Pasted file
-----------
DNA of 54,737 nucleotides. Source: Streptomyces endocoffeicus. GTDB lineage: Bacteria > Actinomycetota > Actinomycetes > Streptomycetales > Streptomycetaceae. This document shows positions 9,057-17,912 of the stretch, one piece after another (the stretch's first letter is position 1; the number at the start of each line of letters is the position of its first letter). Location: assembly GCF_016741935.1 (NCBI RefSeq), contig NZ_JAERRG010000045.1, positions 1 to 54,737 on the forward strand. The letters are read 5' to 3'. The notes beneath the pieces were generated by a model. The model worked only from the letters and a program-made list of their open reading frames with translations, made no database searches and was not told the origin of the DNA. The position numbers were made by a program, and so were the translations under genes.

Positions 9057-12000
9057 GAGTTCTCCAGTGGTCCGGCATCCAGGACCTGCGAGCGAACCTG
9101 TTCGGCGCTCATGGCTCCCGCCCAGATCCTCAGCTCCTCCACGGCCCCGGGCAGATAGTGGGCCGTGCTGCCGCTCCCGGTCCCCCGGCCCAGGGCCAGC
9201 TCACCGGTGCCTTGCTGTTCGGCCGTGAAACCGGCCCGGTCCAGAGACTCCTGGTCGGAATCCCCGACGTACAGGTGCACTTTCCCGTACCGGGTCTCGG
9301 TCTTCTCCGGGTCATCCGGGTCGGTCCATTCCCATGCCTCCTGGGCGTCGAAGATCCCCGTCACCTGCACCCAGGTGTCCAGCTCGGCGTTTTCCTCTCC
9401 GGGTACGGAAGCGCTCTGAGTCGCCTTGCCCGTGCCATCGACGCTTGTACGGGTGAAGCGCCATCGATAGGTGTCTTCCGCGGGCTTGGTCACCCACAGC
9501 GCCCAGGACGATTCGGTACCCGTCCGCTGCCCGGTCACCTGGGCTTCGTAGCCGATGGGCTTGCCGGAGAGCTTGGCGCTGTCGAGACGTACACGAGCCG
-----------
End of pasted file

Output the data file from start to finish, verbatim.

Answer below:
DNA of 54,737 nucleotides. Source: Streptomyces endocoffeicus. GTDB lineage: Bacteria > Actinomycetota > Actinomycetes > Streptomycetales > Streptomycetaceae. This document shows positions 9,057-17,912 of the stretch, one piece after another (the stretch's first letter is position 1; the number at the start of each line of letters is the position of its first letter). Location: assembly GCF_016741935.1 (NCBI RefSeq), contig NZ_JAERRG010000045.1, positions 1 to 54,737 on the forward strand. The letters are read 5' to 3'. The notes beneath the pieces were generated by a model. The model worked only from the letters and a program-made list of their open reading frames with translations, made no database searches and was not told the origin of the DNA. The position numbers were made by a program, and so were the translations under genes.

Positions 9057-12000
9057 GAGTTCTCCAGTGGTCCGGCATCCAGGACCTGCGAGCGAACCTG
9101 TTCGGCGCTCATGGCTCCCGCCCAGATCCTCAGCTCCTCCACGGCCCCGGGCAGATAGTGGGCCGTGCTGCCGCTCCCGGTCCCCCGGCCCAGGGCCAGC
9201 TCACCGGTGCCTTGCTGTTCGGCCGTGAAACCGGCCCGGTCCAGAGACTCCTGGTCGGAATCCCCGACGTACAGGTGCACTTTCCCGTACCGGGTCTCGG
9301 TCTTCTCCGGGTCATCCGGGTCGGTCCATTCCCATGCCTCCTGGGCGTCGAAGATCCCCGTCACCTGCACCCAGGTGTCCAGCTCGGCGTTTTCCTCTCC
9401 GGGTACGGAAGCGCTCTGAGTCGCCTTGCCCGTGCCATCGACGCTTGTACGGGTGAAGCGCCATCGATAGGTGTCTTCCGCGGGCTTGGTCACCCACAGC
9501 GCCCAGGACGATTCGGTACCCGTCCGCTGCCCGGTCACCTGGGCTTCGTAGCCGATGGGCTTGCCGGAGAGCTTGGCGCTGTCGAGACGTACACGAGCCG